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Fears as volcanic mudflows detected

Authorities have urged 2,000 people living near Chile's Calbuco volcano to evacuate after potentially devastating mudflows of volcanic debris were detected in a nearby river.

The mudflows were the result of two huge eruptions this week that sent ash across large swathes of southern South America.

Chilean authorities said the evacuations were precautionary but necessary because flows of volcanic mud, known as lahars, are capable of levelling anything in their path once in motion.

The area had been evacuated after the volcano first erupted on Wednesday, but by yesterday many people had begun to return home even as Calbuco continued to billow lesser ejections of smoke and ash.

Authorities said the evacuees from the towns of Chamiza, Lago Chapo and Correntoso would stay at shelters in the nearby city of Puerto Montt.

"I'm worried about the lava because we're right below it all," said Jorge Vargas, a farmer from a nearby town who was forced to flee to a shelter with his wife and children, leaving behind their dogs, sheep and cows.

"My children are very scared. They just want to go back home, but we can't because of the gases."

The volcano, which had been dormant for four decades, sent a plume of ash about 11 miles high during Wednesday's blast. A second, spectacular outburst came early on Thursday, with lightning crackling through a dark sky turned reddish orange by the explosion.

The head of the National Mining and Geology Service said the volcano's eruptive process could last weeks and even months, and warned that a third eruption was possible.

"What I can say for certain is that this process is not going to end now," the service's director, Rodrigo Alvarez, said. "It's highly likely that we will have other eruptions, maybe not with the same amount of energy, but with activity that can be worrisome."

The two mighty blasts left Ensenada a ghost town, abandoned by most of its 1,500 residents. Sitting at the foot of the volcano, the town was covered in thick soot and some roofs collapsed under the weight of the ash.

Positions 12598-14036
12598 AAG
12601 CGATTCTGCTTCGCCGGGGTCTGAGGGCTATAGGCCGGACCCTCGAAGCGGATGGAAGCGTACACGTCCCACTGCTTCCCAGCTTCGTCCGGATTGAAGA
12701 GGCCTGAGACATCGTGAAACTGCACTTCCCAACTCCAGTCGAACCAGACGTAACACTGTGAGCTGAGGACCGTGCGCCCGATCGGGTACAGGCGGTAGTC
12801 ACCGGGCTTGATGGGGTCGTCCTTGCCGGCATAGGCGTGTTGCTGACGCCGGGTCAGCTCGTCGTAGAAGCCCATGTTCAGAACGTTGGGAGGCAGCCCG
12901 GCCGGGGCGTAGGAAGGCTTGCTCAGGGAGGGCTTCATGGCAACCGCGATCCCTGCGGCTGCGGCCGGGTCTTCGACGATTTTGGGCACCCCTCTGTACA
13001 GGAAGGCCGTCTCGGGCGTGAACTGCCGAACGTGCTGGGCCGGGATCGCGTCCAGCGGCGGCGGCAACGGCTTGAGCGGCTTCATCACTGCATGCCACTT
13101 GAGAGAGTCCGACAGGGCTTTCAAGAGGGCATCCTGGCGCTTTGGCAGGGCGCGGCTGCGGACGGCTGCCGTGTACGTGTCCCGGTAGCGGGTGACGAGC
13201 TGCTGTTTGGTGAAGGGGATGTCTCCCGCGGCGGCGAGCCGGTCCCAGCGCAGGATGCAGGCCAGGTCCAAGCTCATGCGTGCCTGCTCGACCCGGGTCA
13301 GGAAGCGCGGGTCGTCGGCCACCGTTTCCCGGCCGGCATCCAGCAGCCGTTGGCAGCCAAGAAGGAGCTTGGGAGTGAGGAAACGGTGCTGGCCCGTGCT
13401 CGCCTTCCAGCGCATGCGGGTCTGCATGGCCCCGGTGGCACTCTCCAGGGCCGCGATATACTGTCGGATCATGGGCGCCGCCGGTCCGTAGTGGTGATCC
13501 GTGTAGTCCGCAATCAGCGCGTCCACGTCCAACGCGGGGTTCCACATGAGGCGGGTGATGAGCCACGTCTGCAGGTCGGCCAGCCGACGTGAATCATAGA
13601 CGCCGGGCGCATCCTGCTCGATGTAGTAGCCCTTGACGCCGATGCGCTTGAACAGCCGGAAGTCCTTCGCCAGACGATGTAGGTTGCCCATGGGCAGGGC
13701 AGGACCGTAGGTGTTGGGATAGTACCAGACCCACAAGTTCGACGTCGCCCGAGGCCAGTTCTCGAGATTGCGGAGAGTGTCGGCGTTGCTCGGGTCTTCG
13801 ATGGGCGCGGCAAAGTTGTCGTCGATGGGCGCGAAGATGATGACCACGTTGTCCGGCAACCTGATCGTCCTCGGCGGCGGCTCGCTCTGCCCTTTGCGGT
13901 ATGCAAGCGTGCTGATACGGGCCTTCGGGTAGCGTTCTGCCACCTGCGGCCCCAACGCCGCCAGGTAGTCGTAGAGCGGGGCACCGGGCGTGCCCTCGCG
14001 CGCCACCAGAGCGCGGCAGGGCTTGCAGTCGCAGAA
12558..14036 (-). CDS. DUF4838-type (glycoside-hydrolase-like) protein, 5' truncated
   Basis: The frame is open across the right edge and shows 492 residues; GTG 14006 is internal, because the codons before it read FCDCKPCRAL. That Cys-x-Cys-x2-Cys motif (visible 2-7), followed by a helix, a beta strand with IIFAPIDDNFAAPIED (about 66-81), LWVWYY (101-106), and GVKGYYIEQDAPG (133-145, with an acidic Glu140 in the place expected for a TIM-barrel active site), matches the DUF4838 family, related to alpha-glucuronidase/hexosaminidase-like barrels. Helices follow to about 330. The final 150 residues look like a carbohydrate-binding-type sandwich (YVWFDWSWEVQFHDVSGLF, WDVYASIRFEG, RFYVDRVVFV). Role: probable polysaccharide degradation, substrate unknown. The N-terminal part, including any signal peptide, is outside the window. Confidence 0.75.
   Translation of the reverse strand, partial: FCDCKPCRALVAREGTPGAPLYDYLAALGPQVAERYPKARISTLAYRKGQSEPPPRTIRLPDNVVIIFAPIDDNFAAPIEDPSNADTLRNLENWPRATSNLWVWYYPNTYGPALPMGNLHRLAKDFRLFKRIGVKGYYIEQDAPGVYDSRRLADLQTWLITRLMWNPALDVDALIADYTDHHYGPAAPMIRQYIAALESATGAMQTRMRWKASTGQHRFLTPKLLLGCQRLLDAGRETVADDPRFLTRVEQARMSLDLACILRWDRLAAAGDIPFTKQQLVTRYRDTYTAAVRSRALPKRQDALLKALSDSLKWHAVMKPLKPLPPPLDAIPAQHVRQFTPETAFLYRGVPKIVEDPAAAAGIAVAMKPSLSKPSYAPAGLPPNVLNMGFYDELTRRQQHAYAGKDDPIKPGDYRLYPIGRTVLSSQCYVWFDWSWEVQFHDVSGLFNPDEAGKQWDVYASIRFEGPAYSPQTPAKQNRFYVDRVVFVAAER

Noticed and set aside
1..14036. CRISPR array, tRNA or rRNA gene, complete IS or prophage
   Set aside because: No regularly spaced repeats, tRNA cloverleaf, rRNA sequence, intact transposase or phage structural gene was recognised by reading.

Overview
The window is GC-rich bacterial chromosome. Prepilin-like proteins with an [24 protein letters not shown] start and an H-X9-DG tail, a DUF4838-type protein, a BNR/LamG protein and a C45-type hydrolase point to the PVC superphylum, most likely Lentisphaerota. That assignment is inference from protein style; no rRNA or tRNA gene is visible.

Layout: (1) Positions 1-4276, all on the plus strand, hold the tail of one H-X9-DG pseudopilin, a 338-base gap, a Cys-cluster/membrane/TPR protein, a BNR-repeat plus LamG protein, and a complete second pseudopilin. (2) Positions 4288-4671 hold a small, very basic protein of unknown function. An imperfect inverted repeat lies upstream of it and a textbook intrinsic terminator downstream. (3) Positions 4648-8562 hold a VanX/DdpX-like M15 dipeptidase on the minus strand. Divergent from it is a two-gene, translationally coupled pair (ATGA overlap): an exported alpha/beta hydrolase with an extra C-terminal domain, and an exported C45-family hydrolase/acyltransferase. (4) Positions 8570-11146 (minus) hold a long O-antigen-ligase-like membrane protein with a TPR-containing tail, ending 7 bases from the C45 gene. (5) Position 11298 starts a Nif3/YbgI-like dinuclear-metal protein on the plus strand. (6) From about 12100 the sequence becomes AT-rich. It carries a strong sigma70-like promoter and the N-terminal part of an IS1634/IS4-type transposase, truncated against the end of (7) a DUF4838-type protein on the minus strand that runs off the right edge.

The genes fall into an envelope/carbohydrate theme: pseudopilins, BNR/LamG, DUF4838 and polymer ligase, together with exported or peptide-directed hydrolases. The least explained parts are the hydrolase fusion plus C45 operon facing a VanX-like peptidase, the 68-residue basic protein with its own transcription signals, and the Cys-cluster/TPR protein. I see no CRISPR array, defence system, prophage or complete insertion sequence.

Just about 10 miles from Calbuco's peak, Ensenada is within the official evacuation zone and most residents complied. But about 30 refused to leave because of worries about their homes and animals.

Ensenada was eerily empty except for a few residents using masks against the ash and an occasional horse or dog roaming its only street.

The 6,500ft Calbuco, which last erupted in 1972, lies near the cities of Puerto Varas and Puerto Montt, about 620 miles south of the capital Santiago.

Officials worried the clouds of ash could contaminate water, cause respiratory illnesses and ground more airline flights.

LATAM, Sky and other airlines said they had resumed service to and from Puerto Montt after cancelling flights over fears airborne ash could damage jet engines.

But with the coarse dust spreading over nearby countries, Argentine officials grounded flights in Buenos Aires, 923 miles from the volcano, after a small amount of ash arrived and clouded the sky.

American Airlines and Air France cancelled flights to the Argentine capital's main airport of Ezeiza, while Aerolineas Argentinas grounded flights to some cities in the country's southern Patagonian provinces.

Ash also forced the cancellation of some flights to Uruguay's capital Montevideo.

Heavier amounts of ash covered towns closer to the volcano. Cars and streets were coated with a thick blanket of ash in Villa La Angostura, Argentina, a town about 56 miles north east of Calbuco.

Weather experts said the haze from the ash would probably clear up quickly unless there was another eruption.

"It doesn't look like the wind will support a very long trail based on the current forecast," said Michael Ventrice, an operations scientist at Weather Service International.

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